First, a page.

September Is World Alzheimer’s Awareness Month

By Jeannie Finnegan, CDP, Dementia Care Consultant, Author & Guest Speaker

Alzheimer’s Disease (AD) and related dementias affect millions around the globe, and AD accounts for 60 to 70% of all dementias, making it the most common form of dementia. World Alzheimer’s Awareness Month is dedicated to raising awareness, reducing stigma, and promoting early diagnosis. 

Dementia affects parts of the brain that control memory, language, and thought. This condition can cause loss of memory, inability to converse, personality changes, and difficulties with reasoning and judgment. Ultimately, dementia will make it difficult for a person to carry out daily activities. AD is a complex, progressive, degenerative disease and is always fatal. 

While AD can occur in younger individuals (known as Early Onset Alzheimer’s and caused by a rare genetic mutation), most people living with AD are over the age of 65. However, while the greatest risk factor for developing AD is age, dementia is not a normal part of the aging process. Scientists and physicians do not know what causes AD in older adults, but it is likely a combination of multiple health, lifestyle, and genetic factors.  Studies do show that there are a number of lifestyle and healthy activities that appear to reduce the risk of developing AD, such as exercising regularly, controlling blood pressure, quitting smoking, and regularly challenging the brain with cognitively stimulating activities such as reading, puzzles and games, word searches, and learning new material or skills.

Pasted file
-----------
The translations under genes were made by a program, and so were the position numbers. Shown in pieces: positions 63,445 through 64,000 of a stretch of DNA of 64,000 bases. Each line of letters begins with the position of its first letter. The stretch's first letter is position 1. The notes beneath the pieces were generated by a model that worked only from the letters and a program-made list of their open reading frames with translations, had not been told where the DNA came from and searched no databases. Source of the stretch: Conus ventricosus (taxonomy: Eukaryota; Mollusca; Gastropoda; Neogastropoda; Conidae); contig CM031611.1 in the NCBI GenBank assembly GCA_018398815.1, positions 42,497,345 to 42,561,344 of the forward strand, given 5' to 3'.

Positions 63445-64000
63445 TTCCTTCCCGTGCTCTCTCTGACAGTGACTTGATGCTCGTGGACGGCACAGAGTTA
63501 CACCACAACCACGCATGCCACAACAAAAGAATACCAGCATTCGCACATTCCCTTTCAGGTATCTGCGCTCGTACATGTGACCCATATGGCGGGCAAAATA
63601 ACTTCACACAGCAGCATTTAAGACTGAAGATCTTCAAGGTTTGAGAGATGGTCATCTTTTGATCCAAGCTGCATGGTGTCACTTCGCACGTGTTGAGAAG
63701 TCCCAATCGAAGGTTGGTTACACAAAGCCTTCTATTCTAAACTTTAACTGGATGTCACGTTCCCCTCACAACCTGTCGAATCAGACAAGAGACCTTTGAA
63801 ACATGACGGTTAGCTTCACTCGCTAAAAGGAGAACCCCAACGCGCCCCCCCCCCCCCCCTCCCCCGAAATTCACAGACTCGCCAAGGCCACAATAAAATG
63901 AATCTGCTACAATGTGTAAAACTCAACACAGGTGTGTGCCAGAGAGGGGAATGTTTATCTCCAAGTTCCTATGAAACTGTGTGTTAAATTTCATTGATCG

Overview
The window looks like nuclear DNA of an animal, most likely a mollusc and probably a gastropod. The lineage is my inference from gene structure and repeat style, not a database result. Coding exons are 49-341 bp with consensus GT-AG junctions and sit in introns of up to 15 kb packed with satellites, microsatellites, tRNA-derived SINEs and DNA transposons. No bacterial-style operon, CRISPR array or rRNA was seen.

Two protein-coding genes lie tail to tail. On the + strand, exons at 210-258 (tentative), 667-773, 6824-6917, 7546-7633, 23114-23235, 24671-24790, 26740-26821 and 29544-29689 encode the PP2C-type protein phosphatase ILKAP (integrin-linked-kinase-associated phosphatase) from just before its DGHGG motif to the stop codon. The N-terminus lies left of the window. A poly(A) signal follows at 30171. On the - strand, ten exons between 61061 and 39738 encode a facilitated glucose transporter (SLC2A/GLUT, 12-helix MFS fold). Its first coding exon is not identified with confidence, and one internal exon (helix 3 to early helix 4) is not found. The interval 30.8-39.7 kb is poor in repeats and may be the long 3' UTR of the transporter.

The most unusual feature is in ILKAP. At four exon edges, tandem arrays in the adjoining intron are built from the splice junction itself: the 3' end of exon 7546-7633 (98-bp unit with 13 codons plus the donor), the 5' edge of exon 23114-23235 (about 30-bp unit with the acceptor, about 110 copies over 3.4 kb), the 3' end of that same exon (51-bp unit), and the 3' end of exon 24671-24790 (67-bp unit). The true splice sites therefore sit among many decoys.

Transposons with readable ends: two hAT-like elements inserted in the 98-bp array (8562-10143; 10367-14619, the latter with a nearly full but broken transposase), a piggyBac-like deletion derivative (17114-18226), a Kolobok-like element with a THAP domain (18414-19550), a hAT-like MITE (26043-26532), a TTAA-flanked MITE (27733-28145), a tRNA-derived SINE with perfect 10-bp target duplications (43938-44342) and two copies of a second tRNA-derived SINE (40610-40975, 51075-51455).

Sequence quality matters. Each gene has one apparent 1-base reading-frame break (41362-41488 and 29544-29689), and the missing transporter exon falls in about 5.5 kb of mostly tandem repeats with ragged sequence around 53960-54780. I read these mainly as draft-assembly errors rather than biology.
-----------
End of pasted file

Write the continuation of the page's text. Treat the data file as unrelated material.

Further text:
A new study published in Frontiers in Aging Neuroscience revealed a promising link between adult education and reduced risk of developing dementia:

“Many of us regularly engage in adult education classes, for example learning a language or a new skill. Is such adult education likewise associated with a lower risk of cognitive decline and dementia? Yes, according to researchers from the Institute of Development, Aging and Cancer of Tohoku University in Sendai, Japan.” 

The article goes on to report that, “The study analyzed data from the UK Biobank, finding that individuals involved in adult education courses had a 19% decreased chance of developing dementia.”

While further research is warranted, multiple studies have established what appears to be a solid connection between adult education, brain health, and lowered risk of dementia.

Are you or someone you love living with Alzheimer’s or dementia?  As part of the World Alzheimer’s Awareness Month mission, we want to help provide information and education on Alzheimer’s Disease and dementia.  We offer one-on-one, family, and community education and seminars, and we work with families to help them navigate their care journey when a loved one is diagnosed with Alzheimer’s or dementia. We invite you to contact us to schedule a free 15-minute phone call. Call (443) 812-1028) or email

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